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New Leaked Intel Report Reveals Government Corruption At The Highest Levels In The Escape Of “El Chapo” Guzman

November 25, 2015  |  Posted by: JammedUp Staff
New Leaked Intel Report Reveals Government Corruption At The Highest Levels In The Escape Of “El Chapo” Guzman

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New revelations about the jailbreak of Mexico’s most notorious drug lord, “El Chapo” Guzman suggest that his escape was facilitated by failings on the part of authorities that can only be explained by either incompetence or corruption at the highest levels.

A highly-detailed report based on intelligence reports obtained by Mexicoleaks and collated and verified by Proceso magazine describe how recorded conversations of the Sinaloa Cartel chief Joaquin “El Chapo” Guzman and evidence gathered by his guards should have alerted the authorities to a potential escape attempt months before he broke out of Altiplano maximum security prison in July.

In addition, Mexican federal police knew that Sinaloa drug cartel leader Joaquín “El Chapo” Guzmán was running the criminal organization from prison and trying to access key documents to ensure his July 11 escape, according to an in-depth investigation from a Mexican newspaper.

Officials also knew that Guzmán continued running the Sinaloa cartel through his lawyers while he was in prison, according to the report, but failed to halt his activity.

The cartel leader also saw guests on 386 of the 477 days he spent in prison, including 46 conjugal visits, Proceso reported.

According to the report, federal police documented conversations that showed El Chapo was using his lawyers, officials from Mexico’s Interior Ministry (SEGOB), and fellow inmates to try and gain access to maps of the prison layout.

Analysis of the reports was submitted to then Intelligence Commissioner Ramon Eduardo Pequeño Garcia, the then head of the National Security Commission (CNS) Monte Alejandro Rubido Garcia, and the head of SEGOB, Interior Minister Miguel Angel Osorio Chong, but there is no evidence they were acted on, states Proceso.

The intelligence identified El Chapo’s lawyer Granados Flores as the person who had been tasked with obtaining the plans because of his knowledge of “official hierarchies in penitentiary centers and other government institutions.” One report on his efforts made reference to “a friend who ranks above Celina Oseguera Parra,” the then general director of Mexico’s federal prisons, who was arrested for her alleged role in El Chapo’s escape.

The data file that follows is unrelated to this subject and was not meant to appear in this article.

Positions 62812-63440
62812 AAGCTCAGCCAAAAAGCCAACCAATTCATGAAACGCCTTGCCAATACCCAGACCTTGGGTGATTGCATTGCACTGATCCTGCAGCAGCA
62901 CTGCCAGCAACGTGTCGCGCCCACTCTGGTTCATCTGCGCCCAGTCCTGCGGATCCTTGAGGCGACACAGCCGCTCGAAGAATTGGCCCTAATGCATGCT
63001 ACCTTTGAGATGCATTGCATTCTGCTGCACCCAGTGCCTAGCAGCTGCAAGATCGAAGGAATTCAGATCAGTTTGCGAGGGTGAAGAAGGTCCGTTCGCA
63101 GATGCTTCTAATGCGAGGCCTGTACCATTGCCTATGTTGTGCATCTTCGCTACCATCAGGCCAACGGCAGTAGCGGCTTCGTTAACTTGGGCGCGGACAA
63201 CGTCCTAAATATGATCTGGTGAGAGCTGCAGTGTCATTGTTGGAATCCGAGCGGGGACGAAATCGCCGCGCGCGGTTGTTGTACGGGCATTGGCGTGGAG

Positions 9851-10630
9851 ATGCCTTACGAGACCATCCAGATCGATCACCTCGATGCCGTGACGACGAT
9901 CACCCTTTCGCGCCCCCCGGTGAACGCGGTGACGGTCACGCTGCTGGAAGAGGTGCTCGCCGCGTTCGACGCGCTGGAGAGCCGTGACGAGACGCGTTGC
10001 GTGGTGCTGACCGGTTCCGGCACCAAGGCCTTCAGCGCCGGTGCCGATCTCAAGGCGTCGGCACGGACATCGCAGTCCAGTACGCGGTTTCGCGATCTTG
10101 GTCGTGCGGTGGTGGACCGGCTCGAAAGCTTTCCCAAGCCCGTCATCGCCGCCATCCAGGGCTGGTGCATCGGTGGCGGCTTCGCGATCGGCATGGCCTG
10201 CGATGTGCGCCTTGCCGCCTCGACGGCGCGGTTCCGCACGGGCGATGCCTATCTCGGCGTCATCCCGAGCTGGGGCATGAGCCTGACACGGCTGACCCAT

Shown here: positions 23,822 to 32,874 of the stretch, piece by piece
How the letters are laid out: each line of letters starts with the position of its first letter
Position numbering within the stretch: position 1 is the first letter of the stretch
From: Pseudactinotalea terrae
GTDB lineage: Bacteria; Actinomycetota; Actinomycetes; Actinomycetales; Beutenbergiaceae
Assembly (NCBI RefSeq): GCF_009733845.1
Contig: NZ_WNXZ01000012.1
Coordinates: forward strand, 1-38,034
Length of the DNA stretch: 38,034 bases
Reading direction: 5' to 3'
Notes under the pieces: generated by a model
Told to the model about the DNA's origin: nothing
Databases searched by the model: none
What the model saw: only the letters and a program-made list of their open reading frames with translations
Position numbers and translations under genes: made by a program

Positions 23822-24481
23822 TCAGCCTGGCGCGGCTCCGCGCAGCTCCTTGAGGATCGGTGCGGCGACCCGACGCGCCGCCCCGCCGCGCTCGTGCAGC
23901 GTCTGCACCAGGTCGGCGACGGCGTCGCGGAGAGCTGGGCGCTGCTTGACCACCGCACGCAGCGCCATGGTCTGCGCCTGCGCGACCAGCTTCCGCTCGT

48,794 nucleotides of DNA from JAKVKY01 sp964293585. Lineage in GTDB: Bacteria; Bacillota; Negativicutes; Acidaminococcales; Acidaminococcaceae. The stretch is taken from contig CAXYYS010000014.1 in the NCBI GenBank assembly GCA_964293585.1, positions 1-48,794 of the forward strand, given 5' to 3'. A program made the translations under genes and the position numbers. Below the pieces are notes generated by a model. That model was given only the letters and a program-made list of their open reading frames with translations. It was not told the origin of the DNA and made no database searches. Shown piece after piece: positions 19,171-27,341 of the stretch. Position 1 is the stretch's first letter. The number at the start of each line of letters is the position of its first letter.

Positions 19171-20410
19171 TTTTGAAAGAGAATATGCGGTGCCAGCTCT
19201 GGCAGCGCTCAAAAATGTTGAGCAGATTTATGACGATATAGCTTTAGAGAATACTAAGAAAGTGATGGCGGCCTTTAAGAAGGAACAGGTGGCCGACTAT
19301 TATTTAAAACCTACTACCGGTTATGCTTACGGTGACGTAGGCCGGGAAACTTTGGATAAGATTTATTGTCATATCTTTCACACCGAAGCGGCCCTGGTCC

According to Proceso, this connection could only have been Mexico’s National Security Commissioner Monte Alejandro Rubido Garcia, Minister Osorio Chong, or then head of the prison system Ignacio Hernandez Mora.

El Chapo’s guards also suspected he was plotting an escape and filed a report on the possibility at the end of 2014, according to Proceso.

InSight Crime Analysis

The trove of information available to Mexican authorities on El Chapo’s actions and plans in the run up to his escape point to one of two possibilities; a massive institutional failure to act on intelligence or corruption that reaches even higher up the chain than previously suspected.

Incompetence can never be ruled out when it comes to Mexico’s often disjointed and inefficient state institutions, but the lack of follow up on reports of a potential escape after officials had clearly dedicated serious resources to monitoring El Chapo combined with his lawyer’s networking certainly suggests high level corruption played a significant part in El Chapo’s escape.

So far, arrests of 23 officials accused of aiding El Chapo’s escape have been largely limited to low level security agents, with Oseguera Parra and then Altiplano prison director Valentin Cardenas the only higher level officials to fall under suspicion.

Add the fact that authorities believe that the Jalisco New Generation Cartel, a rival organization with which the Sinaloa cartel has established a shaky alliance, played an active role in Guzmán’s escape, and you have colusion among Mexico’s largest crime syndicates and high ranking federal officials.

If Mexico is to repair the damage to its international reputation caused by El Chapo’s escape, it may have to take investigations much much further.

Insight Crime

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